Implementation Guidelines Slide 30: Safety Management System (SMS) The Company aims to achieve the following objectives through implementation of our Safety, Health end Environmental Protection Policy safety at sea
prevention of injury or loss of life
prevention of damage to the marine environment
prevention of damage to property Slide 31: SMS Structure Slide 32: Organization Chart Capt. Dimitrios Kokkinis Mr. Nikos Makris Mr. Costis Kertsikoff Slide 33: Policies Safety, Health and Environmental Protection Policy Drug and Alcohol Policy Master’s Authority Slide 34: Safety, Health and Environment Protection Policy … The safety and health of all seagoing personnel servicing
on board Company’s managed vessels, as well as protection
of the environment, is one of our Company’s main concerns
It is, therefore, ensured that our activities are governed by
the need to protect the environment and maintain good
safety and health conditions at work for all our employees,
contracted personnel and any other persons who are directly
or indirectly linked with our operations and workplace. Slide 35: Drugs & Alcohol Policy … The use, possession, distribution or sale of illicit or
drugs without prescription by all Company’s shore and on board
Personnel is prohibited at any and all times during their
employment by the Company. Seafarers are hereby warned that the Company is
cooperating fully with police and the appropriate authorities
in the prosecution of any person using, possessing or
trafficking drugs or other illegal substances. Substances such as, but not limited to, marijuana, cocaine,
phencyclidine (PCP) and amphetamines are included in this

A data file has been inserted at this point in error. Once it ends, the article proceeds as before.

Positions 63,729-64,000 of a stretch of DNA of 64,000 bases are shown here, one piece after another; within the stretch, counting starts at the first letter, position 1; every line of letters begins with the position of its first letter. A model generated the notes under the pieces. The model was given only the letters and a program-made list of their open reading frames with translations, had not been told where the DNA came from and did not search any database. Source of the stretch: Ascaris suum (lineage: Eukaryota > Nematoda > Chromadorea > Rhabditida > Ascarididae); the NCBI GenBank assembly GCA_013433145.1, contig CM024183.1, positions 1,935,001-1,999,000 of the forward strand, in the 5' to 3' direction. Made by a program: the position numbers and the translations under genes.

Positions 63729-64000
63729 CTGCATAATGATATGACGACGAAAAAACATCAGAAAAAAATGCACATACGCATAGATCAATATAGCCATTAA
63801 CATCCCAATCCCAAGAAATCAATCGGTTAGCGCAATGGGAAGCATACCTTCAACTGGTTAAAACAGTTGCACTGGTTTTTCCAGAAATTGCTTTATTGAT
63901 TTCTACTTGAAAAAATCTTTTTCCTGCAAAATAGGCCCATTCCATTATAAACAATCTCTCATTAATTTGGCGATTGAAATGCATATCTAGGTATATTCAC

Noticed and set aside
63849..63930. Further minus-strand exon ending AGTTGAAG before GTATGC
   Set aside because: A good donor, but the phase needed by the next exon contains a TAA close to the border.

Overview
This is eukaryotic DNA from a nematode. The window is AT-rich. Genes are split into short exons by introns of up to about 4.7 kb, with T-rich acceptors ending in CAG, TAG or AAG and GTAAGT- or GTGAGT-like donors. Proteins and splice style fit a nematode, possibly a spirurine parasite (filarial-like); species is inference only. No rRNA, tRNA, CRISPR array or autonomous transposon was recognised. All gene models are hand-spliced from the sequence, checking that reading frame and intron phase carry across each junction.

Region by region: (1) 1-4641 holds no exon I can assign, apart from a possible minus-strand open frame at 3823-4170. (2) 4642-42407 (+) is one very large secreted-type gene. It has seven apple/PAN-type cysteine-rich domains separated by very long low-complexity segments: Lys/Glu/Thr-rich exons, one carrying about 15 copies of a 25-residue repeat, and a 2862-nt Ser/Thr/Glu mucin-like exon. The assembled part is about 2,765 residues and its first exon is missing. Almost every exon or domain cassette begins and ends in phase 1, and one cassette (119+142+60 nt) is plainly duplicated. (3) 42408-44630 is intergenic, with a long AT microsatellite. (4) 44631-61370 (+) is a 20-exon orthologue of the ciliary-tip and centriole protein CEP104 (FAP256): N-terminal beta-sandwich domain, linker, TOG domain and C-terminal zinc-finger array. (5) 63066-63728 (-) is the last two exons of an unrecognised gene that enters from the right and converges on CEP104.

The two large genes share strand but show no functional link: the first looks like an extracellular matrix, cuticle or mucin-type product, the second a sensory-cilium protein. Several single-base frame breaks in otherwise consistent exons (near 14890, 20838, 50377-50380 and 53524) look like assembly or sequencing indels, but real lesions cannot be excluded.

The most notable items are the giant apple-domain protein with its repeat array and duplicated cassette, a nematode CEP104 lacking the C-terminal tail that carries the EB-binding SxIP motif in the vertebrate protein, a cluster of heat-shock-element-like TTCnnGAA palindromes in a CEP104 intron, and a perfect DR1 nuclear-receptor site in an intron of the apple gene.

total ban. WARNING Slide 36: Drugs & Alcohol Policy The distribution and consumption of alcohol is strictly controlled.
No officer or crew member is allowed to consume alcohol four hours prior duty.
No alcohol while on duty.
No alcohol consumption 24 hours prior to arrival at port and while vessel staying at port.
All officers and crew members must be able to respond at any time to an emergency. A T T E N T I O N
In order to ensure compliance with this policy, the Company
has adopted a program of testing and screening, including
random, unannounced alcohol/drug testing in addition to
routine pre-employment medical examinations. Alcohol impairment is
defined as a blood
alcohol content of max
40 mg/100 ml CONTROLED Slide 37: Job Description – Deck Personnel Knowledge of the vessel’s emergency procedures.
Keep a proper lookout.
Proper observation/reading of both the magnetic and gyro compasses indications and skill in the proper steering of the vessel by complying with the helm orders (compulsory for A.Bs).
Operation of vessel’s anchoring and mooring equipment.
Steel maintenance / surface preparation and application of various types of painting systems.
Proper use and maintenance of painting and tank cleaning equipment, as well as use /maintenance of the various tools and equipment used for deck work. Rigging stages and bosun’s chairs and splicing both ropes & wire ropes in a safe manner.
Work on deck or engine room as required by Chief Officer or Chief Engineer (cross-departmental duties).